Wednesday, October 01, 2014

The Princess and the Goblin :: RtK Book Club Discussion

Yesterday I posted my own thoughts on The Princess and the Goblin and today Rebekah from BekahCubed (who is dreaming of swine) is here to share her concluding thoughts in order to kick off this month's book club discussion.

Here's Rebekah:


"The peculiar quality of the 'joy' in successful Fantasy can thus be explained as a sudden glimpse of the underlying reality or the 'eucatastrophe' we see in a brief vision that the answer may be greater—it may be a far-off gleam or echo of evangelium in the real world....The Birth of Christ is the eucatastrophe of Man's history. The Resurrection is the eucatastrophe of the story of the Incarnation. This story begins and ends in joy. It has pre-eminently the 'inner consistency of reality.' There is no tale ever told that men would rather find was true, and none which so many sceptical men have accepted as true on its own merits...."

~J.R.R. Tolkien from "On Fairy Stories"

J.R.R. Tolkien writes of the delight of fairy stories, of glimpsing truth in fiction. He sees the fairy tale's "eucatastrophe" or "sudden and favorable resolution of events in a story; a happy ending" as a foretaste (or backtaste, as it were) of the great turning points of human history: the Incarnation of Christ and His subsequent Resurrection.

I love how clearly that can be seen in George MacDonald's The Princess and the Goblin. The Princess and the Goblin is story, not allegory. Yet at every turn, it gives glimpses of something true, something beyond this world. And is that not what fairy tales ought to do? They ought to take us outside of our worlds such that we would see our world with new eyes and love truths that we did not cherish when stated propositionally.

This story seems to be about a simple goblin plot to steal away a princess and thus secure the subjection of the light-dwelling world. And it is, but also so much more. It is also the story of Providence, of belief, of trustworthiness, of good and evil. And, it finds a way to convey truth beyond morals.

There are many books that are good moral books that teach children how to be good, moral little people - and these are generally poor excuses for stories. But a good fairy tale, on the other hand, can teach truth (both implicitly and explicitly) without being dull. Because the good fairy story doesn't point to who we are and what we ought to do, but to some external truth that we can believe and delight in and respond to in appropriate action.

For example, I love the little exchange the Princess Irene has with her great-grandmother after Irene brings the miner Curdie up to visit her great-grandmother and Curdie doesn't recognize or acknowledge the great-grandmother's existence.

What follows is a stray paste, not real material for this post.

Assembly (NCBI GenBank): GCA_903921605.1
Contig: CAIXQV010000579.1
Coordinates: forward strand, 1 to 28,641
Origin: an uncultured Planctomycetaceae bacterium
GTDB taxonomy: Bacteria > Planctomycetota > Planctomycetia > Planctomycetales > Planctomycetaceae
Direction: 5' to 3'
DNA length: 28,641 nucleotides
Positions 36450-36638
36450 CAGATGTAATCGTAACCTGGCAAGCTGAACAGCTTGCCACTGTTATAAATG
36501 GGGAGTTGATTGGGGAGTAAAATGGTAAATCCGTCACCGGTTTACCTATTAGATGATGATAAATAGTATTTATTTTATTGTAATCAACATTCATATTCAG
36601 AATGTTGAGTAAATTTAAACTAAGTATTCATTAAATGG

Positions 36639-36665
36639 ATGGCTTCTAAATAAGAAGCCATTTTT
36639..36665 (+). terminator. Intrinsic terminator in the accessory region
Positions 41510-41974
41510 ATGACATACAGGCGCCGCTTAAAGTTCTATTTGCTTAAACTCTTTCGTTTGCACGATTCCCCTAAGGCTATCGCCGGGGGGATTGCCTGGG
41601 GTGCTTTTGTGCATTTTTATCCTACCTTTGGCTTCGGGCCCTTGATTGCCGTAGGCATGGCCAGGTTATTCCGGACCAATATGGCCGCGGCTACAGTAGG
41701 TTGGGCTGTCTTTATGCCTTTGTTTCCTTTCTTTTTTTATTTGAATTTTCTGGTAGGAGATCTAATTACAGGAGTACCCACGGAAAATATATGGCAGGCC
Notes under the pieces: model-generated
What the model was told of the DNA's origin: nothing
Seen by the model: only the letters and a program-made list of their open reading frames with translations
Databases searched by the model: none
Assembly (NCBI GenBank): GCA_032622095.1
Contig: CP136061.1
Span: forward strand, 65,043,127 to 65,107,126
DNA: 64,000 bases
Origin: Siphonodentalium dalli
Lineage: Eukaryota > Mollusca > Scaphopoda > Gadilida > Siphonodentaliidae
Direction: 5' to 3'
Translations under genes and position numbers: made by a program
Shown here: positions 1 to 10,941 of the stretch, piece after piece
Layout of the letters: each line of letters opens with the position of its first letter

Then, turning again to the lady, "What does it all mean, Grandmother?" she sobbed, and burst into fresh tears.

"It means, my love, that I did not mean to show myself. Curdie is not yet able to believe some things. Seeing is not believing - it is only seeing. You remember I told you that if Lootie were to see me, she would rub her eyes, forget the half she saw, and call the other half nonsense."

"Yes, but I should have thought Curdie-"

"You are right. Curdie is much farther on than Lootie, and you will see what will come of it. But in the meantime you must be content, I say, to be misunderstood for a while. We are all very anxious to be understood, and it is very hard not to be. But there is one thing more necessary."

"What is that, Grandmother?"

"To understand other people."

I love the layers of truth this simple story reveals. We learn that, contrary to what we so often think, seeing is not believing. We learn that two people can see one thing from two different perspectives - and that is valuable to understand the others' perspective. And we gain a little theological insight when we learn that the God-like great-grandmother chooses whether to reveal herself or not. As the story goes on, we will learn the circuitous route by which Curdie comes to believe that the great-grandmother exists and seeing his journey to belief may give us hope as we struggle with our witness.

This is the power of the fairy tale - truth telling. Not propositional truth that can be easily filed away in our mental fact-boxes - but truth that must be embraced, enjoyed, and acted upon.

I'm so glad we were able to join together in reading this particular fairy tale this month!


Did you read along with us? Please leave us a note and a link to your own blog post if you have written one up. We're curious for your thoughts!


Barbara H. said...

I love the description of this as glimpses rather than allegory. This was my first MacDonald (that I can remember), and I enjoyed it. My thoughts are here:

Amy @ Hope Is the Word said...

I didn't read along this time, but I read it aloud a few years ago. Here are my thoughts from way back then:

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